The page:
• I’ve decided that I’m going to come out here for another week and just plop down in the middle of the Innovation District and see what happens / how it feels as I wander around and do my thing.

      • I think you’ll find the feel is very similar to SOMA/SF in the 95-98 period. A few anchor tenants, a new wave of VC and self funded companies, and a growing social scene.

        Buzzient moved here about a year ago from Cambridge, and have more room to scale up,  at a better per sq. ft cost. Oh, that’s also made it easier for us to support your portfolio company Zynga, where we manage the social CRM layer of 130+ games, and have 80+ users. Something must be working here… ;o)

  • Anonymous

    Just some facts for us Bostonians/Cantabrigeans who are bemoaning the lack of density: we have a higher density of venture capital here than in California ($/person invested) by about 30%.  We are the highest in the world.  We also have the highest # of college graduates per capita of any state or leading nation.  We have more startup density at our core, in Kendall Sq., than Palo Alto by a factor of about 4, and that’s only including the venture backed ones (BCG research).  If we included the pre-venture or no-venture startups, the factor would be much higher.  We’ve got everything we need, except possibly that we are still a bit too insular.  But we’re all making big strides on that too.  So lets stop the self-doubt, and just do it.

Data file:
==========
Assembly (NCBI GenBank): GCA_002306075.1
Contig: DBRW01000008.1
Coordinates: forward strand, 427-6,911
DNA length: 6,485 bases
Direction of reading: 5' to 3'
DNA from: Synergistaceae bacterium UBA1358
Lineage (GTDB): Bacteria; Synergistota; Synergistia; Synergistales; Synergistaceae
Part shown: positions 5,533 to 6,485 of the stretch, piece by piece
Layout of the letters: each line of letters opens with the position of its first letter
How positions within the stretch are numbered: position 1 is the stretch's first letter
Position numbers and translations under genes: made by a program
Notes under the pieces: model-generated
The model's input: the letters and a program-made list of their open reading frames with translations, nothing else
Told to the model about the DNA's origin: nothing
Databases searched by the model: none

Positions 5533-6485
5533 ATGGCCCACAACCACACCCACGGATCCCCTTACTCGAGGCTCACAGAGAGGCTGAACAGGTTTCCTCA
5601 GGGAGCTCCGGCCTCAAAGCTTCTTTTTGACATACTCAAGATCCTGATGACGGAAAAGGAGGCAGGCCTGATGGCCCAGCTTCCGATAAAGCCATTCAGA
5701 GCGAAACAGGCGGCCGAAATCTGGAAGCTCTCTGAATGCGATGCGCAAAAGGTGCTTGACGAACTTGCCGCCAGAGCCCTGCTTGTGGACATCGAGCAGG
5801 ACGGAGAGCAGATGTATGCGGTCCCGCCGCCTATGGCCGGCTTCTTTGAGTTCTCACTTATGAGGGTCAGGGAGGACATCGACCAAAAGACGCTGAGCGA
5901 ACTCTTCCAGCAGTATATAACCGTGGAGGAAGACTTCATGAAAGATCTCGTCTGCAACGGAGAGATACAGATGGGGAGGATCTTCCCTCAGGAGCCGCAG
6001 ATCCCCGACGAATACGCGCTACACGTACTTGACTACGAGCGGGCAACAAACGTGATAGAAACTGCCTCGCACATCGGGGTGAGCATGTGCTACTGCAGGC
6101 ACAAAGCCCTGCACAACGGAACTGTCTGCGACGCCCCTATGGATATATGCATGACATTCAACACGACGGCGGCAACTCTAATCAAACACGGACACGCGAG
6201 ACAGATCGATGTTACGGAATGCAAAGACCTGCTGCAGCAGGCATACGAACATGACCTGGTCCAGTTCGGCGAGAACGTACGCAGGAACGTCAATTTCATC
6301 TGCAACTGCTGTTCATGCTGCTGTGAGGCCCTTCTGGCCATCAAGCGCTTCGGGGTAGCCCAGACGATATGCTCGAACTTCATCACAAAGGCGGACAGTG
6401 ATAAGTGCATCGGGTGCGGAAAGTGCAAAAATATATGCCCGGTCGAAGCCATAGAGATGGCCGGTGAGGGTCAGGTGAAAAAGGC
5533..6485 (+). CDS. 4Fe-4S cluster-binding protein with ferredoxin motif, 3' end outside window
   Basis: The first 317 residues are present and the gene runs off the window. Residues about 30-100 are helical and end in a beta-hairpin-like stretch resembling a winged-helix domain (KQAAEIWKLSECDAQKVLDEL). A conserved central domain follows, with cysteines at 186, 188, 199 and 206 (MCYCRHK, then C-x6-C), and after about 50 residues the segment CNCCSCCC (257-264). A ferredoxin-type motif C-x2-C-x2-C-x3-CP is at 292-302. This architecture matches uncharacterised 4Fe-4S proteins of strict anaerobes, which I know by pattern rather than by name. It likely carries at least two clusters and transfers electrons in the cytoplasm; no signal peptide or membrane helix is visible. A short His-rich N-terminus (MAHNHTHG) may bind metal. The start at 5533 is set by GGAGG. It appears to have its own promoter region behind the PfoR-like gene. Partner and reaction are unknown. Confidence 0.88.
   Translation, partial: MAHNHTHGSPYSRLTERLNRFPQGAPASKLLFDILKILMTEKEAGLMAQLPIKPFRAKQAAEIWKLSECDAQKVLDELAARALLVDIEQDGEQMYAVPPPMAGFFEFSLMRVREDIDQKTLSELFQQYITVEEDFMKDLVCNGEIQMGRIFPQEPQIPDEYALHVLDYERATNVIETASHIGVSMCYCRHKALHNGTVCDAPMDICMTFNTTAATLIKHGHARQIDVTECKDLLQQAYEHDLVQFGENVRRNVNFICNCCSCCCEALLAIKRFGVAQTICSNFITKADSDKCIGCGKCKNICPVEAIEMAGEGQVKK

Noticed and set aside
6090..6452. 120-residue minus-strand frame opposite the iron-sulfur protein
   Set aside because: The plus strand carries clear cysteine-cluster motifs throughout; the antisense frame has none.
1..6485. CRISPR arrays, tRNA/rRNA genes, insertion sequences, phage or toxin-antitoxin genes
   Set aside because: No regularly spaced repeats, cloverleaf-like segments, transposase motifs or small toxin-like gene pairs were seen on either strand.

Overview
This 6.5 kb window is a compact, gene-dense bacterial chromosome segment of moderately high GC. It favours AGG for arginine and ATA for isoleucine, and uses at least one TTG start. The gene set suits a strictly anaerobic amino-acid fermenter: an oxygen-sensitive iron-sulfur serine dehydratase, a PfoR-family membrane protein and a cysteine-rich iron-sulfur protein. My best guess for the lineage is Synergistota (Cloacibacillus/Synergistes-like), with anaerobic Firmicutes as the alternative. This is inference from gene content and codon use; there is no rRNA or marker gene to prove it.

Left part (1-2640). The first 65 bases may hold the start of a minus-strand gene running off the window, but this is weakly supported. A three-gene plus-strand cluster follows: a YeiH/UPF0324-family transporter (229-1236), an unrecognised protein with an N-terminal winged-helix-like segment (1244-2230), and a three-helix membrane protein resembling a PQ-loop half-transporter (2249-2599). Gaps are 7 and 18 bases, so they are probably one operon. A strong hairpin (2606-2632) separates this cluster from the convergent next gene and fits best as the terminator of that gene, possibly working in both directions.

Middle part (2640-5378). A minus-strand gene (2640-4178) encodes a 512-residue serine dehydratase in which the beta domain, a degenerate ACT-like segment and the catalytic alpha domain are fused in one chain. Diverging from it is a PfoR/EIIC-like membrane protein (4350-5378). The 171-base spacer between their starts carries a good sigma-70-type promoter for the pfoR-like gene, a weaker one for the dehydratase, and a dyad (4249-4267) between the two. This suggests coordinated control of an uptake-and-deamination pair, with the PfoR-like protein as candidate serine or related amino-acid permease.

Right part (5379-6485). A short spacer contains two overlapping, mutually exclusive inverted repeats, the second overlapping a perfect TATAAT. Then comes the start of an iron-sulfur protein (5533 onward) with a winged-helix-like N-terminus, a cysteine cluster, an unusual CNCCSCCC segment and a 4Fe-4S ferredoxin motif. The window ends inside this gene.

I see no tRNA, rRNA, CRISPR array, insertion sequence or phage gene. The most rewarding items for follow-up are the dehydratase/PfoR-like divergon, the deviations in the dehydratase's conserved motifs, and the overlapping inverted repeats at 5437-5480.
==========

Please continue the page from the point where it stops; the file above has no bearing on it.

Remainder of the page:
• Remember also that in my model density is both a population measure (entrepreneurs per capita) and a geography density (entrepreneurs per capita per square mile). Boston has always had an advantage here as a “small big city” relative to the bay area or New York.

    • Remember also that in my model density is both a population measure (entrepreneurs per capita) and a geography density (entrepreneurs per capita per square mile). Boston has always had an advantage here as a “small big city” relative to the bay area or New York.

  • I think it’s awesome that TechStars is called TechStars Boston rather than TechStars Cambridge.  

    • I agree! That was just one of those random thoughts that blurted out of my head and subsequently stimulated me to think more about the idea.

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  • Brad, when you come out, feel free to use our studios space as a hang out if you have free time.  And, of course, don’t forget to come see me!

    btw, the geek in me once checked the map.  we are literally in the center of the hub based on all the circular roads…


    • Will do!

      I love that you are in the “center”. There’s an argument that the edge of the network is better than the core. Oops – couldn’t help myself on that one.


    Hello. My name is JI YOUNG RAN. Emigrated from South Korea. I have been to the warehouse in Malaysia. Now has a business. But it is a lack of funding.  I’m looking forward to making a restaurant. I want to open a restaurant on. Do you could help? Please help me. Please.   I want to have a restaurant .. But money is scarce. Do you could help me? I need desperately. Your help …. I need desperately to restaurants. Please help me. Only you’ll believe.  So I need your help. I want to succeed in this business. So, I need your help. I must entreat you. I`m Sorry to bother you, but I need your help. would you give me a hand? You have a license to change my destiny. Give me a chance to change my destiny? You have enough power. I know you’re able to. So I implore impolite to. I believe that only you could help me.  If you want, I’ll introduce myse lf in more detail. You do not know. Your help is desperately needed. If you help me, will you try to open a restaurant. So desperately need your help. When  tour come to my restaurant. I’ll always welcome.                      P S: How do you believe me? If you help, information about me will tell you in detail.P S: Here in Malaysia. I do not speak English. Was translated by Google. I live in Kuala Lumpur. Come to see me. Are always welcome.